Others were pushed out of congress through scandals which may or may not have been fabricated.

"Something bad may have happened but I have no evidence for it."

The legislation itself was never fully available so that we could even know what was up for vote.

Sorry, what? Are you claiming that your representatives didn't have the full text of primary legislation available, or that secondary legislation is left to the executive (which is standard for all lawmaking)?

The vote itself was pushed time and time again until the outcome was assured.

What do you mean by this? That the legislation was modified until enough people were happy with it? IOW standard legislative process?

Heck, they even kept the legislature in DC during the winter break so that legislators wouldn't go home and hear directly from the people.

What do you actually mean by this? Define "kept".

A major bill like this, getting voted through with not one vote from the opposite party all but ensured something like this would happen.

"The opposite party". Way to declare your enjoyment for two-party politics. It was passed. Nobody forced people to vote Democrat, and nobody forced the elected Congresscritters to vote in favour of the bill.

What the GOP is doing is no worse than what the dems had to do to pass it in the first place.

"HE STARTED IT!" Grow the fuck up.

Here's your problem: (0)

Anonymous Coward | about 10 months ago | (#45054299)

"Yeah. And I've never seen a functional representative democracy in which a majority vote can be overridden....

The United States was very explicitly NOT created as a Democracy. It's not designed to be a democracy. Many decades of pushing by Democrats has made it closer and closer to a democracy, but it is not one and hopefully never will be one. A Democracy is just formalized mob rule (the results of all arguments are exactly the same as with a mob: the majority gets its absolute will over the minority and whatever the majority wants is "right"). The United States was designed as a Republic with Democratic elections; The American government is designed to get all jammed-up whenever a majority tries to run rough-shod over a minority and part of this design is that a President must go to the house of the people to get the money he wants to spend. The American government is designed to only run smoothly when an overwhelming majority of the population agrees on something (Like WWII or building an interstate highway system). The Democrats put maximum strain into the system when they used a pure party-line action to force the takeover of 1/6th of the economy even though about half of the population did not want it. They Locked their opponents out of the rooms with physical locks so that, to this very day, we do not know what was said in the negotiations over the health INSURANCE take-over, and we do not even know the names and affiliations of the lobbyists, lawyers, staffers, and campaign contributors who were in the room. When Republicans have asked for even a list of names of negotiators, the Democrats have said "Sorry, we don't remember"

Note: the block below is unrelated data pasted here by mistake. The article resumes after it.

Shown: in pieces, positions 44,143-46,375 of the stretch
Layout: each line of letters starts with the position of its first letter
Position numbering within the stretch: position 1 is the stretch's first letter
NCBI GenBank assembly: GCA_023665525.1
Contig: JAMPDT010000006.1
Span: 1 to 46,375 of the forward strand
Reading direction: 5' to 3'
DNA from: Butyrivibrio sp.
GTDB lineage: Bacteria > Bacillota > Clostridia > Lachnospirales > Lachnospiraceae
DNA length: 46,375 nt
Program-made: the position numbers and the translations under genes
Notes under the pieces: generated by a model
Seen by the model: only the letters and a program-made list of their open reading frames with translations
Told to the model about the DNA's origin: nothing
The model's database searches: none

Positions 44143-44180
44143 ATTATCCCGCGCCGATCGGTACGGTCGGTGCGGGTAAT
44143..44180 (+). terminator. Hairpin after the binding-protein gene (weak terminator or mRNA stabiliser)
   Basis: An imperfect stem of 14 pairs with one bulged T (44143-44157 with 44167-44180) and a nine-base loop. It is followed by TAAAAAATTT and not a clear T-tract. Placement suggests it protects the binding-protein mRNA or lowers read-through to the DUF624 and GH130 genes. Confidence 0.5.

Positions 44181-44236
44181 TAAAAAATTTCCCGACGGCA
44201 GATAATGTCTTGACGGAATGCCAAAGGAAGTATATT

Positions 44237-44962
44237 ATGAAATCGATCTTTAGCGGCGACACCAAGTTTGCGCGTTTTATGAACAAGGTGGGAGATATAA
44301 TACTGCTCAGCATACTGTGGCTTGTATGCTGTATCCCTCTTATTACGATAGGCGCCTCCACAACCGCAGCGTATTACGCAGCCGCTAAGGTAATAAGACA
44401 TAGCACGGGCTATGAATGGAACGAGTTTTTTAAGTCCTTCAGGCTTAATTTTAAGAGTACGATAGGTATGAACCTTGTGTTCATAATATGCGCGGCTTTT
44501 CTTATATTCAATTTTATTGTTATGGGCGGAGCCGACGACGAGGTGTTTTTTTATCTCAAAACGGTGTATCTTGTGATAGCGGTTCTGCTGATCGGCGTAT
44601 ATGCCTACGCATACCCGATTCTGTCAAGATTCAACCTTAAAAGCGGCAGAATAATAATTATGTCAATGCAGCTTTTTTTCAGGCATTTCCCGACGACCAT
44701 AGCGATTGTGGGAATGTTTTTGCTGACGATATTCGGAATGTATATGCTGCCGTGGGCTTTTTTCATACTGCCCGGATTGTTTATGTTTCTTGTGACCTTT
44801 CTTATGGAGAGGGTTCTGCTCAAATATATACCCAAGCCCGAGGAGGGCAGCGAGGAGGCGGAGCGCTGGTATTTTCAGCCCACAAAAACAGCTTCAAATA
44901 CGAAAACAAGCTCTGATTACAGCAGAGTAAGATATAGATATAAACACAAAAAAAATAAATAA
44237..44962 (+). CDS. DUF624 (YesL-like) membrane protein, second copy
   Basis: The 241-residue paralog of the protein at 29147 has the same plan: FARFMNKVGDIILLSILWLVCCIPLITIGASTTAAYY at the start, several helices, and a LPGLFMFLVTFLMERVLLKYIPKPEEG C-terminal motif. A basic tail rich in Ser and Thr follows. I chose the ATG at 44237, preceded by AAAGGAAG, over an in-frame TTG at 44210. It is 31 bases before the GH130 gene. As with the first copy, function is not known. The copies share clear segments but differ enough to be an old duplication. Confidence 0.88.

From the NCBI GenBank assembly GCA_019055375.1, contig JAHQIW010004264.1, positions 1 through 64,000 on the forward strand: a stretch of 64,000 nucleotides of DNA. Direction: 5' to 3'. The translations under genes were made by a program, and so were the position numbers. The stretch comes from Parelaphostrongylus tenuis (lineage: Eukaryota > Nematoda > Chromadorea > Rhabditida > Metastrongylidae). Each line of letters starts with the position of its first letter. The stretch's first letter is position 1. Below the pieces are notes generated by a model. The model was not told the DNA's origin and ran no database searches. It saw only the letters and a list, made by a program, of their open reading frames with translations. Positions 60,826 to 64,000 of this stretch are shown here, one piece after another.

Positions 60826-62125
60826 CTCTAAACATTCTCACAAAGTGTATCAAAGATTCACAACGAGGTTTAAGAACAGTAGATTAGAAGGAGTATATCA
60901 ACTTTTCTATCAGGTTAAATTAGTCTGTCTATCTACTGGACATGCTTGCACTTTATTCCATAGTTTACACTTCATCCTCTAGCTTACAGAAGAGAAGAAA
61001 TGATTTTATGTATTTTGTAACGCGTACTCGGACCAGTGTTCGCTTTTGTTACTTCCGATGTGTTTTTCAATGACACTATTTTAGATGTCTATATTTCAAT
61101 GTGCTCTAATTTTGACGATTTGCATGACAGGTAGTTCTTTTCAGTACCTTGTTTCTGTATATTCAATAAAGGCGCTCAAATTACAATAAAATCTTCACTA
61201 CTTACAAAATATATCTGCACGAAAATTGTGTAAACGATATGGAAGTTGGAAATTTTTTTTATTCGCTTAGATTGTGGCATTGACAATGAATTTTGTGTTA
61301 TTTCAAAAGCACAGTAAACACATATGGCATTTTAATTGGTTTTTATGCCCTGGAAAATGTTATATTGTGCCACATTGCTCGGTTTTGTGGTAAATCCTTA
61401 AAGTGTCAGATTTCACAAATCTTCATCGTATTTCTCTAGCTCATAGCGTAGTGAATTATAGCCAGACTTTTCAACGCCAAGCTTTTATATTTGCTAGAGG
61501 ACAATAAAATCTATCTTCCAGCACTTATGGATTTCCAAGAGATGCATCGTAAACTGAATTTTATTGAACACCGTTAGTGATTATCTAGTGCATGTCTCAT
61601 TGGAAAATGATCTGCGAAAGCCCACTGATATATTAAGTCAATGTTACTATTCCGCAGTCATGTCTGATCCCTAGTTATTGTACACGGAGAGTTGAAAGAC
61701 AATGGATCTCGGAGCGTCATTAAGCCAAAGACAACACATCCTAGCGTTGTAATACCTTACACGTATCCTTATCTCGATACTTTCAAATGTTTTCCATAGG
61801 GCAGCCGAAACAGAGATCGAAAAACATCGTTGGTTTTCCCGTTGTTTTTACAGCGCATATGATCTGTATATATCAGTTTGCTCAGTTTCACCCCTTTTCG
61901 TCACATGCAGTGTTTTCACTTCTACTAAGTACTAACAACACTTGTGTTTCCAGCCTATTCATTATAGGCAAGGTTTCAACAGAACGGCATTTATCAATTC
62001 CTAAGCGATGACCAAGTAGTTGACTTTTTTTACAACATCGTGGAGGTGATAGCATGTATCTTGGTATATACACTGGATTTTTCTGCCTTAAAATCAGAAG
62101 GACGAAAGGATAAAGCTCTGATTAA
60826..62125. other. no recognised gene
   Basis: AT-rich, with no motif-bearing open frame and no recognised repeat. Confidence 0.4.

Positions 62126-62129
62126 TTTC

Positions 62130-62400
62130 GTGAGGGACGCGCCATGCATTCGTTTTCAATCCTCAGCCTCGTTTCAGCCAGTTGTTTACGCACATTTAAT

Barack Obama seems to think he is above the Constitution. He tried declaring the Senate in Recess and appointing people without confirmations (The courts ruled he violated the Constitution and invalidated his appointments, he is ignoring the courts on this and his behavior is now in another court) and Now he is claiming that he has no need to talk to or negotiate with congress for the money he wants to borrow and spend. He is quite simply WRONG. Obamabots who disagree and want to rage in favor of this tyrant, ought to try actually READING the Constitution first...

In 1787 as he was leaving the Constitutional Convention, a woman asked Benjamin Franklin “Well, Doctor, what have we got—a Republic or a Monarchy?”

His Response? “A Republic, if you can keep it.”

 

Re:Speaking as a non-American... (-1)

Anonymous Coward | about 10 months ago | (#45054345)

I hope you realize as soon as you say "military-industrial complex" readers interpret your statements as those of a certified nutjob.

Which given your other comments is likely true.

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Re:Speaking as a non-American... (5, Insightful)

Ygorl (688307) | about 10 months ago | (#45054085)

Please note that many of the "right-wingers" got elected by GERRYMANDERING THEIR DISTRICTS, which is why there's a hefty Republican majority in the House despite the fact that a respectable majority of overall House votes went to Democrats. The American people are pretty much split right down the middle in terms of ideology (that respectably majority was respectable, not overwhelming). We are overwhelmingly in favor, however, of not shutting down government, of not having a dysfunctional congress, and of not playing childish hostage games with real consequences just to demonstrate displeasure with a passed law.

Re: Speaking as a non-American... (1)

Anonymous Coward | about 10 months ago | (#45054129)